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Zaleski Collection

Saturday 30. November 2019 at 3 p.m.

119 Lots
Exchange rate
0.883 GBP1 Euro
1.119 USD1 Euro
    • Lot87
    • OriginCentral Anatolia
    • Dimensions228 x 138 cm
    • AgeLate 18th century
    • Result EUR15,990
    In this very rare village rug from the Konya region, two powerful octagons in red and grass-green take up almost the whole of the brown field. They each enclose a large star motif with hooked arms, an earlier form of which occurs in an older fragment from the "Orient Stars" Collection (16th century). The survival of ancient ornaments and designs over long periods of time is a phenomenon often observed in Central Anatolian rugs. The wide, salmon main border contains hooked diamonds drawn in the kilim style. – Good condition, a high pile and the original multi-coloured flatwoven selvedges. The upper kilim finish is complete, while remnants survive of the lower one.

    Literature:
    KIRCHHEIM, E. HEINRICH, Orient Stars. Eine Teppichsammlung. Stuttgart-London 1993, Nr.143

    • Lot89
    • OriginNorth West Anatolia
    • Dimensions113 x 97 cm
    • AgeMid 19th century
    • Result EUR7,380
    Designs and ornaments whose origins go back far into the past of the Anatolian weaving tradition continued to survive in the rugs of the Bergama region well into the 19th century. This red-ground prayer rug featuring two white coupled columns and a tower-like mihrab field is a good example. Instead of a lamp, a white carnation is suspended from the apex of the arch. The composition ultimately harks back to 16th century Ottoman models. A diamond with a quatrefoil interior drawing marks the centre of the field, and the two blue motifs seen next to the arch are highly abstract water jugs. Published by Herrmann as early as 1982, this prayer rug belongs to a small group closely related in colour and design. – Slight signs of wear, very good overall condition, original finishes all around.

    Literature:
    HERRMANN, EBERHART, Von Konya bis Kokand. Seltene Orientteppiche 3. München 1980, Nr.4 *** REINISCH, HELMUT UND LISBETH, Von Bagdad nach Stambul. Nomadenteppiche. Graz 1983, Nr.46 *** BATTILOSSI, MAURIZIO, Tappeti d’Antiquariato. Catalogo III. Turin 1988, Nr.8 *** RIPPON BOSWELL, A 68, 18.11.2006, #179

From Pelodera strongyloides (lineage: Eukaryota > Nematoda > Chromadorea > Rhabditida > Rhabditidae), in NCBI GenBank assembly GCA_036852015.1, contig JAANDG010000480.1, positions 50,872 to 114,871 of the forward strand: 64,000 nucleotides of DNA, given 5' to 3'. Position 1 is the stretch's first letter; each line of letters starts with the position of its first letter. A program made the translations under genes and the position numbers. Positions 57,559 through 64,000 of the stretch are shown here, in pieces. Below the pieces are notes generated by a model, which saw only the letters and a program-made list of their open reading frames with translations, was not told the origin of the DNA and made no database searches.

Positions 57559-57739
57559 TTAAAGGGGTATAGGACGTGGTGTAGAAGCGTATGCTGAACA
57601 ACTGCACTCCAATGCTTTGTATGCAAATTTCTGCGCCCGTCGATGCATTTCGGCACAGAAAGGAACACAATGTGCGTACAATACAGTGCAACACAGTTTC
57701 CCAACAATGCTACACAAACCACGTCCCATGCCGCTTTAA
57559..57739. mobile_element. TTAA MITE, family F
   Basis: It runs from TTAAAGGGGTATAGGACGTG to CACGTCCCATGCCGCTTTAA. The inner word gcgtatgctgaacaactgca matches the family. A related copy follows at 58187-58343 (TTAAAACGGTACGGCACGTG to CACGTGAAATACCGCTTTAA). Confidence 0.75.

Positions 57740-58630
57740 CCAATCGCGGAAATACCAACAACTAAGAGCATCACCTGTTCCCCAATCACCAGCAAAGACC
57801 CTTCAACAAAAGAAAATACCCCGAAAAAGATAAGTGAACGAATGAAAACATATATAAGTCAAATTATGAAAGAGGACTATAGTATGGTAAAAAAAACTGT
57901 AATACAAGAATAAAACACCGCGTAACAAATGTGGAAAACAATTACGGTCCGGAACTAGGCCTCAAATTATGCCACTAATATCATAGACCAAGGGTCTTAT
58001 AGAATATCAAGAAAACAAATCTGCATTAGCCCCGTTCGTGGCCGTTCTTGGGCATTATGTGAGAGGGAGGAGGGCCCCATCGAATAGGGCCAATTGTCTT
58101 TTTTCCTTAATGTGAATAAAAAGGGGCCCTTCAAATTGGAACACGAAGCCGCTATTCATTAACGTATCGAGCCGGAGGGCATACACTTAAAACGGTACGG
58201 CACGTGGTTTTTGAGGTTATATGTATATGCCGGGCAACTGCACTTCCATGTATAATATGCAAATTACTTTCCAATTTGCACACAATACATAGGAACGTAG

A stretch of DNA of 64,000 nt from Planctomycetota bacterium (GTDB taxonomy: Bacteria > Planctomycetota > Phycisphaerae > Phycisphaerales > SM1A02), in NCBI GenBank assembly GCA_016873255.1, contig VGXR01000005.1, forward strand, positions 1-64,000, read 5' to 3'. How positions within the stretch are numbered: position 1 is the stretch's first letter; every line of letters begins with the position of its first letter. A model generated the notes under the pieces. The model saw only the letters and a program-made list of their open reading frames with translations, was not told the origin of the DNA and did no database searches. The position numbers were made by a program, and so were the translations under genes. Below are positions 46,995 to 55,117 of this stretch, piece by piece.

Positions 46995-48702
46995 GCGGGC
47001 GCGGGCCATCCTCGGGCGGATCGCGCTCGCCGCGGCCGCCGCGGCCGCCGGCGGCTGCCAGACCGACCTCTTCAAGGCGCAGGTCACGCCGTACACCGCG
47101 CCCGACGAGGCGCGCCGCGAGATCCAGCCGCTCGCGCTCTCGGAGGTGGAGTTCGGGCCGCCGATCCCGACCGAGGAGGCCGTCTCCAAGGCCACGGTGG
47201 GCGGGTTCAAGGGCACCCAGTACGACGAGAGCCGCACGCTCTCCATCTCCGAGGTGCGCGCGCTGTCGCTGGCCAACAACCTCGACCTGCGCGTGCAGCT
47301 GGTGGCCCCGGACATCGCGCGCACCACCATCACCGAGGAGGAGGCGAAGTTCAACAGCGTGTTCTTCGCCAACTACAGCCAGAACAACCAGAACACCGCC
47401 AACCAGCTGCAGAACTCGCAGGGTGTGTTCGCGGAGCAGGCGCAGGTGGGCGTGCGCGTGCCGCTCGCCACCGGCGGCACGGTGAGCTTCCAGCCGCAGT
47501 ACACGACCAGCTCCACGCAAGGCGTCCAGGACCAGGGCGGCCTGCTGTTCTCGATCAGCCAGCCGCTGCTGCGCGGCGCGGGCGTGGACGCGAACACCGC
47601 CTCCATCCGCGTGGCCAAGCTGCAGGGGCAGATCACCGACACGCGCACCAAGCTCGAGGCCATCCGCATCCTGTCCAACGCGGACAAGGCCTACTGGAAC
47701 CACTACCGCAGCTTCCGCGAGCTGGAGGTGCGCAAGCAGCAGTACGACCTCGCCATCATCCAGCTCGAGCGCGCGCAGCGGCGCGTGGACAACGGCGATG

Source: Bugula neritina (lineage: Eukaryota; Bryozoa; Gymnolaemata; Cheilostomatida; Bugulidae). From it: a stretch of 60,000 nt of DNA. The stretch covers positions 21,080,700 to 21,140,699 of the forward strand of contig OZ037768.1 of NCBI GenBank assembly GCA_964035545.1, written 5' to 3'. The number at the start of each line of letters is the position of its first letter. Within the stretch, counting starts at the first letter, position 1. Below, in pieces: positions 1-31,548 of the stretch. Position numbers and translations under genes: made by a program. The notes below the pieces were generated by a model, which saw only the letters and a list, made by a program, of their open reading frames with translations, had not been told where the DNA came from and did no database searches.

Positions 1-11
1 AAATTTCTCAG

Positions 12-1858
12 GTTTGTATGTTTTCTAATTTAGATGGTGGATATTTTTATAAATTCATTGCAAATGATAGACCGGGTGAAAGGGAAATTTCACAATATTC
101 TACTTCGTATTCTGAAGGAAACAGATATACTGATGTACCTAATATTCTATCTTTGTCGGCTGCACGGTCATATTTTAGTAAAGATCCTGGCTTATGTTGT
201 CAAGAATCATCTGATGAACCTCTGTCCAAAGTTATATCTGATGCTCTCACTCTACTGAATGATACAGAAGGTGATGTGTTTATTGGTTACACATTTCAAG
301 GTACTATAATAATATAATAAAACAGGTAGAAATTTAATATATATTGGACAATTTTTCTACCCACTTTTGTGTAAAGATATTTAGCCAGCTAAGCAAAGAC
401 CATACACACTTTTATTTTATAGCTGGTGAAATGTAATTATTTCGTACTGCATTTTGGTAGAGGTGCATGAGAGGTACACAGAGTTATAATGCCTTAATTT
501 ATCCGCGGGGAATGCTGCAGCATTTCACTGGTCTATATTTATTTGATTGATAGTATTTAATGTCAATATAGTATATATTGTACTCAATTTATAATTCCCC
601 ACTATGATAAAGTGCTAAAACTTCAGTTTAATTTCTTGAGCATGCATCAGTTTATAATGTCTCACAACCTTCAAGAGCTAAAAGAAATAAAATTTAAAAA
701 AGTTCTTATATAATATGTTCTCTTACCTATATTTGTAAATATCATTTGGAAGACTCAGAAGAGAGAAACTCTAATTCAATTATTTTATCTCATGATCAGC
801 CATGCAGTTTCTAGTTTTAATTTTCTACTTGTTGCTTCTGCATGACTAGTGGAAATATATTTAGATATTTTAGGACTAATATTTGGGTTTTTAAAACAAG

Published:
    HERRMANN, EBERHART, Seltene Orientteppiche 4. München 1982, Nr.4

    • Lot90
    • OriginNorth West Persia, Azerbaijan
    • Dimensions271 x 223 cm
    • AgeSecond half 19th century
    • Result EUR15,375
    A light blue, diamond-shaped central medallion with pendants attached to its four points stands alone on the camel ground of the shield-shaped field. It has an interior design of light red vines and encloses a small, dark brown diamond decorated with flowers. Light red vines resembling lattices fill the light green spandrels which are linked by a narrow band running along the sides of the field. Simply drawn blossoms and leaves adorn the light red main border. The wide camel outer surround is not encountered elsewhere except in Sarab and Hamadan rugs. – Slight signs of age and wear, low spots in the pile, somewhat reduced ends, the original selvedges survive.

    Literature:
    HERRMANN, EBERHART, Asiatische Teppich- und Textilkunst 3. München 1991, Nr.28 *** BATTILOSSI, MAURIZIO, Tappeti d'Antiquariato. Catalogo IV. Turin 1989, Nr.22

    • Lot91
    • OriginNorth West Persia, Azerbaijan
    • Dimensions133 x 85 cm
    • AgeLate 19th century
    • Result EUR1,476
    This small-format Sarab has an open camel field terminating in a finely stepped arch at each end. A dark blue central medallion has been placed slightly above the middle of the field, and four poles ending in diamonds extend towards it from the sides. Amulets, blossoms and other small ornaments adorn the light blue spandrels. The plain camel band which forms the rug’s outer surround is a typical feature of the provenance. – Good condition, original selvedges.
    • Lot92
    • OriginSouth Persia, Kerman region
    • Dimensions100 x 100 cm
    • AgeThird quarter 19th century
    • Result EUR3,936
    In the golden yellow field of this small and exactly square Afshar nomad rug, two-dimensional palmettes decorated with two sickle leaves at the bottom and a hooked tip at the top combine into a repeat of offset rows. They alternate with botehs which change direction from one row to the next. The scale of the ornaments – essentially far too large in relation to the format – is a characteristic feature of many Afshar weavings, lending their rugs a highly memorable appearance. – Uniformly low pile, new overcasting along the sides.

    Literature:
    HERRMANN, EBERHART, Asiatische Teppich- und Textilkunst 4. München 1992, Nr.76

    • Lot94
    • OriginEast Caucasus, Shirvan region
    • Dimensions161 x 81 cm
    • AgeFirst half 19th century
    • Result EUR13,530